Since the 1960s, Daniel Buren has produced countless interventions in the form of public installations, performances, in situ or “situated” projects, affichage sauvage, and exhibitions that have each contributed to defining the critical role of art in contemporary society. In 1965, concerned with the problematics of painting and engaged in a quest for simplicity and reduction, Buren developed the vertical stripe pattern as a “visual instrument” that liberated painting from its traditional representational role. In 1966, he founded the group BMPT with three other artists (Buren, Mosset, Parmentier, Toroni), whose objective was to find the ‘zero degree’ of painting. Drawing on a reductionist formal vocabulary and deployed in various locations ranging from exterior, public areas to museums and galleries, Buren’s striped pattern serves to reveal certain architectural and cultural characteristics about the spaces it occupies.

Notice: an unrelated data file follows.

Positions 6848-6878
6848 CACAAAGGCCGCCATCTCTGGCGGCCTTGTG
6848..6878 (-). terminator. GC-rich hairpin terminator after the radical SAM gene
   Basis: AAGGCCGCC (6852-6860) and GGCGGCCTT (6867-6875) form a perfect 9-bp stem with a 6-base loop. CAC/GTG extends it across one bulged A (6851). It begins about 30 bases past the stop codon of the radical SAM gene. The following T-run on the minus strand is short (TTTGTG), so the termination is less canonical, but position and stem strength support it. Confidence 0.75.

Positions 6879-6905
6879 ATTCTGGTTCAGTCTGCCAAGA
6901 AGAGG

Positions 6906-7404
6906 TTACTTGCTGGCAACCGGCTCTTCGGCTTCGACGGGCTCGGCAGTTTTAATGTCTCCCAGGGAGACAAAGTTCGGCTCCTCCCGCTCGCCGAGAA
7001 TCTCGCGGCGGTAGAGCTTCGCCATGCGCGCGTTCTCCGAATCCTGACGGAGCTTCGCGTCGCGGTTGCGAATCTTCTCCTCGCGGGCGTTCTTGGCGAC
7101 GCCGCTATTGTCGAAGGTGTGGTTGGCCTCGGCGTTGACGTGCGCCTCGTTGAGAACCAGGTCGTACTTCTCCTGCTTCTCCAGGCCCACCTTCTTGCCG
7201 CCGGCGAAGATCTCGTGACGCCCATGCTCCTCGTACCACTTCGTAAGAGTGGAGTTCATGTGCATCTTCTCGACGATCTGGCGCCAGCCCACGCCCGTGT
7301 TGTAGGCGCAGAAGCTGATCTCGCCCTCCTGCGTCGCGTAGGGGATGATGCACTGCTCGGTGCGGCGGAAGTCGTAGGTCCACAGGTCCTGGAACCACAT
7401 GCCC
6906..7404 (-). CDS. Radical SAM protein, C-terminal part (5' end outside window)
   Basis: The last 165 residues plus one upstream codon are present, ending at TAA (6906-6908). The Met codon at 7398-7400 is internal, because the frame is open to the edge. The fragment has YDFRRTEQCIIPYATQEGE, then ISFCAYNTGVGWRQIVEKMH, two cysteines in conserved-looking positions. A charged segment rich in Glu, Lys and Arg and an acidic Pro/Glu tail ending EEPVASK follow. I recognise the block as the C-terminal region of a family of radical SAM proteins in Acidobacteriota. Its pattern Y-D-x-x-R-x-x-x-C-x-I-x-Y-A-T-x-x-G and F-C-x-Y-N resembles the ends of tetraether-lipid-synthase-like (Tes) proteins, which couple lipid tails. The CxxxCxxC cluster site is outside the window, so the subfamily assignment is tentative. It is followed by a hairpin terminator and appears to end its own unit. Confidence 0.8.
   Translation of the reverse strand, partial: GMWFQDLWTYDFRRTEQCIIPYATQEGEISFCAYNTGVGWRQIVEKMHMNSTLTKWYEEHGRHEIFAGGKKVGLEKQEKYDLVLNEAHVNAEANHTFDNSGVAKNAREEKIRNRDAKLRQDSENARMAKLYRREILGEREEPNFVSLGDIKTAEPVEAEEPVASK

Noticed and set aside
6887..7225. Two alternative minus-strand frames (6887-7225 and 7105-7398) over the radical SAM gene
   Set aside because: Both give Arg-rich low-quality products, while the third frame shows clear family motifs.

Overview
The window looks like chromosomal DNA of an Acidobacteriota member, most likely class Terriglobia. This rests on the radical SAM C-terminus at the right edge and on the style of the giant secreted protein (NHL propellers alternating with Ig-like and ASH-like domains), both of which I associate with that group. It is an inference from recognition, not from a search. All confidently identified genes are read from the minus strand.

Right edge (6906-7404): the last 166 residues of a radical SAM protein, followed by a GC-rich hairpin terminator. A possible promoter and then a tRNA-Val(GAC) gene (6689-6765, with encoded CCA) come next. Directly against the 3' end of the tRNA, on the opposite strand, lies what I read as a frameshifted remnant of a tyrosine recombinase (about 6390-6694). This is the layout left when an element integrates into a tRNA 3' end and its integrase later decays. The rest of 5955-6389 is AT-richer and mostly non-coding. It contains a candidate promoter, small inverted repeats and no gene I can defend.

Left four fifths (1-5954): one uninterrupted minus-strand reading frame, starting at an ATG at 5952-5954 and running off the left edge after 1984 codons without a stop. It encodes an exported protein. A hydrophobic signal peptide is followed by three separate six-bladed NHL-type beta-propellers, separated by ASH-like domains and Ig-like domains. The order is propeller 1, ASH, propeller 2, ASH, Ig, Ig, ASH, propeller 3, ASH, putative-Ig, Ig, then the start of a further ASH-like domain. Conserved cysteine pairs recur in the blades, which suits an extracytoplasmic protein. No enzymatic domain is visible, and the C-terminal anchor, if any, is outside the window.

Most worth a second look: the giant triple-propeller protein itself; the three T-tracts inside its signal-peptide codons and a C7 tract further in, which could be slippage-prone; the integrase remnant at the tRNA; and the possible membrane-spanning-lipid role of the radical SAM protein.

Peinture sur/sous verre – Cadré / Encadré / Décadré # 58 I; Peinture sur/sous verre – Cadré / Encadré / Décadré # 59 J, 1990, 20 frames : plexiglass, wood, acrylic and adhesive vinyl.
© Daniel Buren / SOCAN (2022) • Photo: Richard-Max Tremblay